With reference to FIG. 5, during the gun ON time, assume that the normal firing pressure drop across the calibrated orifice is 50 psi and the static pressure is 800 psi. Therefore the normal, or set firing pressure, that is, the pressure drop across the nozzle, will be 750 psi. High alarm ("HA"), high warning ("HW"), low warning ("LW") and low alarm ("LA") pressure limits, or pressure reference values, for the firing pressure may be set at 780 psi, 765 psi, 735 psi and 700 psi, respectively. Those limits will result in respective pressure drops across the calibrated orifice of 20 psi, 35 psi, 65 psi and 100 psi. As will subsequently be explained, during an ON time sampling period, the monitor subroutine samples the fluid pressure over continuously occurring sample periods. Each sample period includes sixty four samples, and the monitor control produces various firing pressure quality indicators as a function of comparing sampled fluid pressures to the firing pressure limits. For example, different types of firing pressure quality indicators are produced if the sampled firing pressure is either, in excess of the alarm limits, or between the warning and alarm limits, or between the warning limits. Each occurrence of the same type of firing pressure quality indicator during the sampling period is counted, and the frequency of occurrence of the low alarm, low warring, normal flow, high warning and high alarm firing pressure quality indicators are used to produce warning and alarm error codes to the operator. Error codes are also produced as a function of comparing the average pressure value measured over the sampling period to the various alarm and warning pressure limits. Some fluid flow condition signals represent alarm conditions which, by design, require immediate attention and are operative to provide immediate remedial action. Other fluid flow condition signals represent warning conditions which should be monitored but no immediate remedial action is required. The above pressure sampling process runs continuously during the gun ON and OFF times regardless of the duration of the ON and OFF times.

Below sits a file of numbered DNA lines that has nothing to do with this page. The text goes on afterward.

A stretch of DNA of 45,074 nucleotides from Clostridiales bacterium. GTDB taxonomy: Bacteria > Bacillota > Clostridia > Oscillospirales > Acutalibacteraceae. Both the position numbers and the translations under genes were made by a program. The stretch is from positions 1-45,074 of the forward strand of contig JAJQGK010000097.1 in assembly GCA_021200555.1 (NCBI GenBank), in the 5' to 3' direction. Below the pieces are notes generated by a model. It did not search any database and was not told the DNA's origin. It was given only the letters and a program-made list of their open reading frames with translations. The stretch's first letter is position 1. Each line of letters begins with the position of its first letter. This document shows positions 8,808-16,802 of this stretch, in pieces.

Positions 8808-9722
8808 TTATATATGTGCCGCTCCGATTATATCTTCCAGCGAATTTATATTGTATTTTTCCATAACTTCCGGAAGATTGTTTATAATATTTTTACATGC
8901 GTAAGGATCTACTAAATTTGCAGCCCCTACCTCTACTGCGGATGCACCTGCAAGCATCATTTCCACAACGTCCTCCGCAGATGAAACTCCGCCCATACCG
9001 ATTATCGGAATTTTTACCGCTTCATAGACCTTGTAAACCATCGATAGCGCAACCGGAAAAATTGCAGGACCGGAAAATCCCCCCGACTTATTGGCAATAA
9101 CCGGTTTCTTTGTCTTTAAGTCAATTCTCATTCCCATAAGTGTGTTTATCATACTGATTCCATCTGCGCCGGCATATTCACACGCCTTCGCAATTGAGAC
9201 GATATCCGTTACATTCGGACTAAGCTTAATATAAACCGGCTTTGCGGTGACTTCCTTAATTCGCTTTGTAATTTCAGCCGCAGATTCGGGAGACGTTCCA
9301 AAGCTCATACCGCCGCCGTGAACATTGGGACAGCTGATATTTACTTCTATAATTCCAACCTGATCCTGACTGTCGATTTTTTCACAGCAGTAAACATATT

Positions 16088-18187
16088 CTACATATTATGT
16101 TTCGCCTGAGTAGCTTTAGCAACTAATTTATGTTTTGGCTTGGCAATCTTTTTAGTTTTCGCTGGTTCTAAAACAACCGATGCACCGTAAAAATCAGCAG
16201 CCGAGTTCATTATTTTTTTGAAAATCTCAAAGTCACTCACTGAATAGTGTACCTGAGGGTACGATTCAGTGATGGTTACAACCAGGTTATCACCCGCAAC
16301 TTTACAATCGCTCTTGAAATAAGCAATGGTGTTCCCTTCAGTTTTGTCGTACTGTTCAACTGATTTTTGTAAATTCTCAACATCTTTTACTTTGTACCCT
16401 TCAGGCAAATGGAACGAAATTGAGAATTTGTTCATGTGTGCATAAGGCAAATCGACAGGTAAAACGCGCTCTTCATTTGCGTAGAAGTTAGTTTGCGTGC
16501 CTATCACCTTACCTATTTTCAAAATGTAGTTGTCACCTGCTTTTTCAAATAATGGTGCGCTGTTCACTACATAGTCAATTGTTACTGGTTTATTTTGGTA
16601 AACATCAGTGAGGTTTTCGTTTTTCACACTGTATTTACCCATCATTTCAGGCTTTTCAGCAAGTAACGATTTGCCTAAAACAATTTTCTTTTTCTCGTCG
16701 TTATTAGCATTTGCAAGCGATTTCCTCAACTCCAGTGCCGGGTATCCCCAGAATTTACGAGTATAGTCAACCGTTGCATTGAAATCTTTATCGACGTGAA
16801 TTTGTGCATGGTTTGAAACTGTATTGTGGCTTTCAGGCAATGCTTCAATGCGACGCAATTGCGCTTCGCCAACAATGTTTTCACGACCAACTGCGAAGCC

Referring to FIG. 4, upon any fluid flow condition signal being generated, during the next iteration through the main routine, the transmit mode is entered at 302 if any error codes have been produced, or error flags have been set during the previous iteration. If the same error was previously set, as detected at 308, there is no value in taking time to transmit the same information to the operator control. Therefore, no further action is taken. If, however, the error is different at 308, the value of the previous error is set equal to the current error at 310; and the new error codes are transmitted at 312 from their storage locations in the registers 230 of the monitor controller 224 across the data link 236 to the MC communication processor 232. Thereafter, the MC communication processor 232 transfers the error codes and messages to the network interface 238 which in turn transmits the data to the operator control 220 for display to the operator.